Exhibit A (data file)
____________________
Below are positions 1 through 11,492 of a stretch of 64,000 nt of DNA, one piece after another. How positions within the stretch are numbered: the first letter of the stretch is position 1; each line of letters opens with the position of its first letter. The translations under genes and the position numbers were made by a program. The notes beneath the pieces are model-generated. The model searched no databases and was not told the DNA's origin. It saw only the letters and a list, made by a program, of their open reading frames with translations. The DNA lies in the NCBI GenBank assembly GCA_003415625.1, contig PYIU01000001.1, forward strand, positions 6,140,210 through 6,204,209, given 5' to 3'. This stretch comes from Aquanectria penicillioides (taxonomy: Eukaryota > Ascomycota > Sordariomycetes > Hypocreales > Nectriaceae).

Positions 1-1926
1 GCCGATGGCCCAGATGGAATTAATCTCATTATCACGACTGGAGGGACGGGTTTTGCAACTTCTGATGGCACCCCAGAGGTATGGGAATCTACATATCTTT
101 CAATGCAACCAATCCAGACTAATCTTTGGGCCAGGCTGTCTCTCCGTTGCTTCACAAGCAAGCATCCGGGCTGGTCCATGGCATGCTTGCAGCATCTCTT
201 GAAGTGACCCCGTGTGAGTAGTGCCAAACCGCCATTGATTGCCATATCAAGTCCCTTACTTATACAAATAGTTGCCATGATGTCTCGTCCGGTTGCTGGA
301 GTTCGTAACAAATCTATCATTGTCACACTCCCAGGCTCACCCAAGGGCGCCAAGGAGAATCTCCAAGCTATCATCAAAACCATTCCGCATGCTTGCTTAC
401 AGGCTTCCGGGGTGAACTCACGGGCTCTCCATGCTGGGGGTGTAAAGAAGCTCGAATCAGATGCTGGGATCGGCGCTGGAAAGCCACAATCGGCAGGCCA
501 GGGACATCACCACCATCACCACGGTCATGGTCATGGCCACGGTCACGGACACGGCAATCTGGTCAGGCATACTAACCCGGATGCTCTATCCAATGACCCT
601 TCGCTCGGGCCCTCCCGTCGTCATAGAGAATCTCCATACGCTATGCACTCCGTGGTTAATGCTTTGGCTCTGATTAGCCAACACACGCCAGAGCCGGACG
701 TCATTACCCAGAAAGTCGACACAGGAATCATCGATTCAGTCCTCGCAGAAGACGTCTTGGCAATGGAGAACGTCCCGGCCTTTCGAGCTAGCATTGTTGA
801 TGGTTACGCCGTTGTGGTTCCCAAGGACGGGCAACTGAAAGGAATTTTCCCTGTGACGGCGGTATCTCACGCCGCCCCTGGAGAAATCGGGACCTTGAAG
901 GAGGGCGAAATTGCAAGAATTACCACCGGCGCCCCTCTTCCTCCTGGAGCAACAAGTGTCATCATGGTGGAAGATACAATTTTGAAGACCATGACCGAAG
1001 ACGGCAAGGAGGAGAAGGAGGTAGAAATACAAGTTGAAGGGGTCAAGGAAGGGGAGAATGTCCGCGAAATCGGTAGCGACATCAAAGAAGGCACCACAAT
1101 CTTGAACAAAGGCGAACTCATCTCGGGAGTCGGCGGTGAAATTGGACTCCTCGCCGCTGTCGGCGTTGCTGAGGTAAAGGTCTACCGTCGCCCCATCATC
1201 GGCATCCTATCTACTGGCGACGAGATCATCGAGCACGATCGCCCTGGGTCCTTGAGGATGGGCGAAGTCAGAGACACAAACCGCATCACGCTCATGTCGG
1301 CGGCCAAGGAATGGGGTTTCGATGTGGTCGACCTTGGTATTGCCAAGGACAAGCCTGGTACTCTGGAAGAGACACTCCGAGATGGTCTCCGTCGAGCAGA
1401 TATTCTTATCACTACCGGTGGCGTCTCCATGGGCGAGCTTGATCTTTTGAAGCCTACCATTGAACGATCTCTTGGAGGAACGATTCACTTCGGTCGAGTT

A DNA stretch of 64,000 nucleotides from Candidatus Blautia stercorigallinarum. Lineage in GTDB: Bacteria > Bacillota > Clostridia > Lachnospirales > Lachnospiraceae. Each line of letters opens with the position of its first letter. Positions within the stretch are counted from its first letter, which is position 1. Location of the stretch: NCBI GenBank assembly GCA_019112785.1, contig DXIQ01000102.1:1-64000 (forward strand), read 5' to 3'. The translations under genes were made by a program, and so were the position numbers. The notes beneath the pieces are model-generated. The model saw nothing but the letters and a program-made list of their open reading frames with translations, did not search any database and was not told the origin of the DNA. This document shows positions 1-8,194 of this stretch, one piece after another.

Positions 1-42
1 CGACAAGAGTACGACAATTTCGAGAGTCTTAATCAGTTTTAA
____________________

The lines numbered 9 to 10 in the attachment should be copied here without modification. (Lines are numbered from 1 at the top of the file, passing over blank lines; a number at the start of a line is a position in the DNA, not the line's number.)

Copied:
601 TCGCTCGGGCCCTCCCGTCGTCATAGAGAATCTCCATACGCTATGCACTCCGTGGTTAATGCTTTGGCTCTGATTAGCCAACACACGCCAGAGCCGGACG
701 TCATTACCCAGAAAGTCGACACAGGAATCATCGATTCAGTCCTCGCAGAAGACGTCTTGGCAATGGAGAACGTCCCGGCCTTTCGAGCTAGCATTGTTGA